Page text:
Troops are accused of beatings and using electric shocks
Amnesty International is investigating claims that Iraqi prisoners of war were tortured by US and British troops.
A "substantial proportion" of 20 former Iraqi POWs interviewed by the human rights group said they had been maltreated by coalition forces in central and southern Iraq.
Some were civilians who were held on suspicion of being Iraqi militia, Amnesty said. One Saudi Arabian national claimed he was subjected to electric shocks.
The UK's Ministry of Defence said it had not seen any of the details of the allegations.
"All the prisoners held by the British were held under the terms of the Geneva Convention, and they were frequently visited by members of the International Red Cross," a spokesman said.
In one case we are talking about electric shocks being used against a man and in others people are being beaten for the whole night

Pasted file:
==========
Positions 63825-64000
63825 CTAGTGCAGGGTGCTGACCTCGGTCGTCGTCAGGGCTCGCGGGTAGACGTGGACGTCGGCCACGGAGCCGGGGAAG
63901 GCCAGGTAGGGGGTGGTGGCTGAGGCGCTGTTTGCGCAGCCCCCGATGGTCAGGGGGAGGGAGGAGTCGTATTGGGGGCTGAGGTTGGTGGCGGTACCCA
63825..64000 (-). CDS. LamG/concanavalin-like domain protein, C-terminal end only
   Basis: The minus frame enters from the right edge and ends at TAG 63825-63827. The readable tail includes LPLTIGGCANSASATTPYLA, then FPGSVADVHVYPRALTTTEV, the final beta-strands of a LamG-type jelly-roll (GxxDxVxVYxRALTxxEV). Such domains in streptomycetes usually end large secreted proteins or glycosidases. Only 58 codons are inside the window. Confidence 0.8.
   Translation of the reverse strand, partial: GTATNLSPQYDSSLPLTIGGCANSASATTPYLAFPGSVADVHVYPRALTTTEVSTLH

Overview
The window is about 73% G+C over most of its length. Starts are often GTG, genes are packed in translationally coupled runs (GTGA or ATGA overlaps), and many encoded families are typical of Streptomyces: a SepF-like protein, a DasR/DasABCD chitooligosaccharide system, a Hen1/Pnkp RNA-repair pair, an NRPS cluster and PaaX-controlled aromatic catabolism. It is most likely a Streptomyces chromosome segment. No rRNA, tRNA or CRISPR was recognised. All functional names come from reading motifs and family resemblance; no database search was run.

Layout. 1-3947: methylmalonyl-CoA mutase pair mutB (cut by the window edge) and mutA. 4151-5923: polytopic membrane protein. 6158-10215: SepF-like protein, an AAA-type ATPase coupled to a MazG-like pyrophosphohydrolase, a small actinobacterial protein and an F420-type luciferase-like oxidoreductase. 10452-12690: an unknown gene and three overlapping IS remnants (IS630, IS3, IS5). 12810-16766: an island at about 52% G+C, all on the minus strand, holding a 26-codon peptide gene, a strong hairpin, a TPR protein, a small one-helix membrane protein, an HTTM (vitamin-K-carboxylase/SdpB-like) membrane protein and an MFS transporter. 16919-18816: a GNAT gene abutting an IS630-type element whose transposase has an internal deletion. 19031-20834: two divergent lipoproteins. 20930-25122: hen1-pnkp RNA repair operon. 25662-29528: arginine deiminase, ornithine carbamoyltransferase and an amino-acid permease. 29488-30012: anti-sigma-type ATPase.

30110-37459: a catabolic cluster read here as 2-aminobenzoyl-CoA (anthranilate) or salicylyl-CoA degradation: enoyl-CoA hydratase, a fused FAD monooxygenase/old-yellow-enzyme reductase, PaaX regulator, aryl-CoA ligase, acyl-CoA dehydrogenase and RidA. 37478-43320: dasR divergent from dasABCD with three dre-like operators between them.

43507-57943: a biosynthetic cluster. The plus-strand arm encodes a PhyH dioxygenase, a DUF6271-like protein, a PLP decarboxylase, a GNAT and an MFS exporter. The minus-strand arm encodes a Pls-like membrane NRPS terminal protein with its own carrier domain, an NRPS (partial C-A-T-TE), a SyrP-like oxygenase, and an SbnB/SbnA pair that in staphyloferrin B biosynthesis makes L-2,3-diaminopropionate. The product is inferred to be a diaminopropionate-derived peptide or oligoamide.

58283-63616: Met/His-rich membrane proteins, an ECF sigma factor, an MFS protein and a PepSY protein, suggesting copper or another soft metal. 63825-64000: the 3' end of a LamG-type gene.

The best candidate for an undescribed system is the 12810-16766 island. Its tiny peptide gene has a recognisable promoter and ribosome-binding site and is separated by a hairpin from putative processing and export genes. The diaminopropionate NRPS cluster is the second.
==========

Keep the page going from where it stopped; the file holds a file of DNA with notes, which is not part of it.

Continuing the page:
The alleged mistreatment included "beatings with fists, with feet, also with weapons," Amnesty researcher Said Boumedouha said.
"In one case we are talking about electric shocks being used against a man and in others people are being beaten for the whole night and are still being kicked and their teeth broken. I think you would call that torture," he said.
The man claiming to have received electric shocks was believed to have been a Saudi man who had entered the country from Syria during the war and was suspected of being a volunteer for Saddam Hussein.
The findings follow Amnesty's first fact-finding mission in Iraq since 1993.
The human rights group said about 6,900 people were detained in Iraq while they were being assessed for POW status. Of these, about 1-2,000 remain in custody.
An Amnesty spokeswoman told BBC News Online the investigations into the treatment of PoWs were "at a very early stage".
Amnesty workers would be in Iraq for a number of months investigating a number of areas - including human rights abuses under Saddam Hussein - she added.